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Rachel Truman


FOOD • December 2016

Five foodie destinations worth crossing oceans for

If a table at a top restaurant no longer cuts it, then it’s time to venture out of your fine-dining comfort zone and seek out a new level of food-fuelled forays. The Club asked international gourmet Rachel Truman to pick the ultimate adventures for dedicated foodies

Four Seasons Nevis

Lasso a lobster for lunch, the Caribbean

At the Four Seasons Resort Nevis intrepid diners join executive chef Samuel Faggetti and a local dive master on an expedition down into the depths of the Caribbean waters. Here you’re tasked with ‘lassoing’ (a traditional Nevisian technique) your own spiny lobster. Appetite piqued, diners return to a luxury beach cabana to savour a cocktail as Faggetti gets to work on the day’s catch. Participate or sit back and watch as the fresh-as-it-gets seafood feast is prepared in front of you.
Mouthwatering moment: Grilled lobster with the chef’s special sofrito (garlic, onion, paprika and tomatoes) marinade.

Berggasthaus Äescher-Wildkirchli

Hike a mountain for hearty Alpine cuisine, Switzerland

Clinging to a craggy cliff, the historic Berggasthaus Aescher-Wildkirchli (open May-November) is famed for its rib-sticking Swiss cuisine and convivial atmosphere. The only catch is you have to make it up the mountain to try it. Yet once you’ve ascended the steep cable car, clambered through dark caves and hiked the narrow mountain track, rarely have rösti, sausages, cold cuts and beer tasted so good.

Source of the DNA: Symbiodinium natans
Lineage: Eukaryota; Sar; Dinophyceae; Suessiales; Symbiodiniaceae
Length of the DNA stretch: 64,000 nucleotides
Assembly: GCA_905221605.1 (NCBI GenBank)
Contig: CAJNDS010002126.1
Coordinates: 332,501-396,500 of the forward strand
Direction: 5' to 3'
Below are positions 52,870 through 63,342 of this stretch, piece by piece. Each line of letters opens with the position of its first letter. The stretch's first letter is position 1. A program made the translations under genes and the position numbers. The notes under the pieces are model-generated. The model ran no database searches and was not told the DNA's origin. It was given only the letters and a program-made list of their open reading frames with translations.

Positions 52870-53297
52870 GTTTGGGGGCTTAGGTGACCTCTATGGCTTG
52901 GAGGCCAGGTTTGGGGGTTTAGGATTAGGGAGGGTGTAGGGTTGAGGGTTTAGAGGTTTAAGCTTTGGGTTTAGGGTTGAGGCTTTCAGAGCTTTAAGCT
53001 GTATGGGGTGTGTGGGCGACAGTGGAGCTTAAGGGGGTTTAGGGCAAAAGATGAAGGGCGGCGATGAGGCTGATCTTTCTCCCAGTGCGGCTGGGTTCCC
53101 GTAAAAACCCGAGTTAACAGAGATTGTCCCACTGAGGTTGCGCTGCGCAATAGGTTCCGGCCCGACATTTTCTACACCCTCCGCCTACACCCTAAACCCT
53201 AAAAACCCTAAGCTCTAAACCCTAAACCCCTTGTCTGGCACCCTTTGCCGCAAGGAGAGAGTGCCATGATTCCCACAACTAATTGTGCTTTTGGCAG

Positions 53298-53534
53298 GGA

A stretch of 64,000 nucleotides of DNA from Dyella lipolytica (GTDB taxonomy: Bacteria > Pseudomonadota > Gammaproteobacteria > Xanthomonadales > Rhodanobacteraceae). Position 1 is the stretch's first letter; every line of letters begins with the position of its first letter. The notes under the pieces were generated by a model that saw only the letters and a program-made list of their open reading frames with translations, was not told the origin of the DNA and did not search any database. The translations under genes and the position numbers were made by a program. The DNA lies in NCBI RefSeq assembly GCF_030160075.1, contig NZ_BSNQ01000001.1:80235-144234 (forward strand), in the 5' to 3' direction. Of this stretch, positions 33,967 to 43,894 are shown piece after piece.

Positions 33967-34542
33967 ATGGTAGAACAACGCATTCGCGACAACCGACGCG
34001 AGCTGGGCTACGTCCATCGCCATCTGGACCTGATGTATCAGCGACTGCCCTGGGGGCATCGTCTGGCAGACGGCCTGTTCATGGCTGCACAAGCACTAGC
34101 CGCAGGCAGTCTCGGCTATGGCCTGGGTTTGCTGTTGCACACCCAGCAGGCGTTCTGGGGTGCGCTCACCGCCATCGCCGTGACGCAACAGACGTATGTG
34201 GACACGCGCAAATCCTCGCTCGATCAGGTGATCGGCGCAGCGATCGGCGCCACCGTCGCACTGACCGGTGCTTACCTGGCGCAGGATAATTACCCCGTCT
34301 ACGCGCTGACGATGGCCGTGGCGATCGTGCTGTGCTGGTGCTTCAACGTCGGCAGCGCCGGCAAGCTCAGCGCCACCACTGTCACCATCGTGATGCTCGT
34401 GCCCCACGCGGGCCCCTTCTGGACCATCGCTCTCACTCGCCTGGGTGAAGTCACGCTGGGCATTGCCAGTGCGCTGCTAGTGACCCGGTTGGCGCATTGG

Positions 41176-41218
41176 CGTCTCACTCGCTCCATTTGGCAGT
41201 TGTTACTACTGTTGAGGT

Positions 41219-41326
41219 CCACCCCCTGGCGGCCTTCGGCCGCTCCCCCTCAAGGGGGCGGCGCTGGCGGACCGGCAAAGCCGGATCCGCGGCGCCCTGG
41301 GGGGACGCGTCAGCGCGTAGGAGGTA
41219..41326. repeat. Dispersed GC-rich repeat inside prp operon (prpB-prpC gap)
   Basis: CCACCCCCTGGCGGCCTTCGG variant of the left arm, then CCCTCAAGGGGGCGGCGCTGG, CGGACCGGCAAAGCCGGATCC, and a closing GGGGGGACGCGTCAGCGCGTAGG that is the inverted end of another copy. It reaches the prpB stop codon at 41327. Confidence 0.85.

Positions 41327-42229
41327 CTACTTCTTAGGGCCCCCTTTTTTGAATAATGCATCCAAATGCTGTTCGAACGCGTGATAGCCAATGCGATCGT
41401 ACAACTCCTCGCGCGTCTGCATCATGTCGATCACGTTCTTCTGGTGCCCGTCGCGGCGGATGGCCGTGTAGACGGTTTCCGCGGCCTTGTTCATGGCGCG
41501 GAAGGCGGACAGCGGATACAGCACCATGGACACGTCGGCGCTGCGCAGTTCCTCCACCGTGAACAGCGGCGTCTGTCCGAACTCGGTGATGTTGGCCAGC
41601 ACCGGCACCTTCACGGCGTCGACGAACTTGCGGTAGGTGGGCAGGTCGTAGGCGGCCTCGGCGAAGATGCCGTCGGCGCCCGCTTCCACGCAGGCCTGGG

Mouthwatering moment: That first hard-earned sip of cold beer on the terrace.

Al Frigo Al Fuego

Riverside rainforest cuisine in the Amazon, Peru

When it comes to magical dining spots, Al Frio y Al Fuego takes some beating. Diners board a boat in the town of Iquitos and are paddled out on the Itaya River to this pretty floating restaurant, deep in the rainforest, to feast on local delicacies. The ceviches are a must, as is something from the parilla (open grill) and desserts made with native fruits. If the heat of the jungle gets too much, guests can cool off with a dip in the on-site pool, looking out for passing kingfishers as they wallow.
Mouthwatering moment: The local river fish, doncella. Try it carpaccio, grilled or with a prawn-and-octopus sauce.


Hi-tech theatrics meets culinary showmanship, Shanghai

Unorthodox chef Paul Pairet takes multi-sensory dining to new heights at ultra-cool Ultraviolet, a covert sort-of-supper-club that seats just 10. The surreal adventure starts the minute diners are collected at a meeting point and driven to a secret location to be presented with a sequence of sometimes bemusing, but always beautifully crafted, food courses. Pairet’s arresting flavour combinations are accompanied throughout by music, aromas, lighting and moving images on the walls of an all-white room.
Mouthwatering moment: The lemon tart guised as a whole lemon is pretty special.


Nordic fine dining in one of the world’s most remote restaurants, Sweden

Deep in the snow-swept depths of northern Sweden, dinner at Fäviken involves two flights and an hour’s drive to get there. It’s a mission to get a table too (there are just 16 seats) but it’s one worth pursuing, for what is a truly, once-in-a-lifetime experience. Dishes are dictated by the season and locality, but expect multiple courses of foraged ingredients (spruce, pine-tree bark), game (deer, moose) and seafood (scallops and clams) cooked in traditional ways.
Mouthwatering moment:
 Super-sized scallops cooked over burning juniper branches.

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This article has been tagged Food + Drink, Destination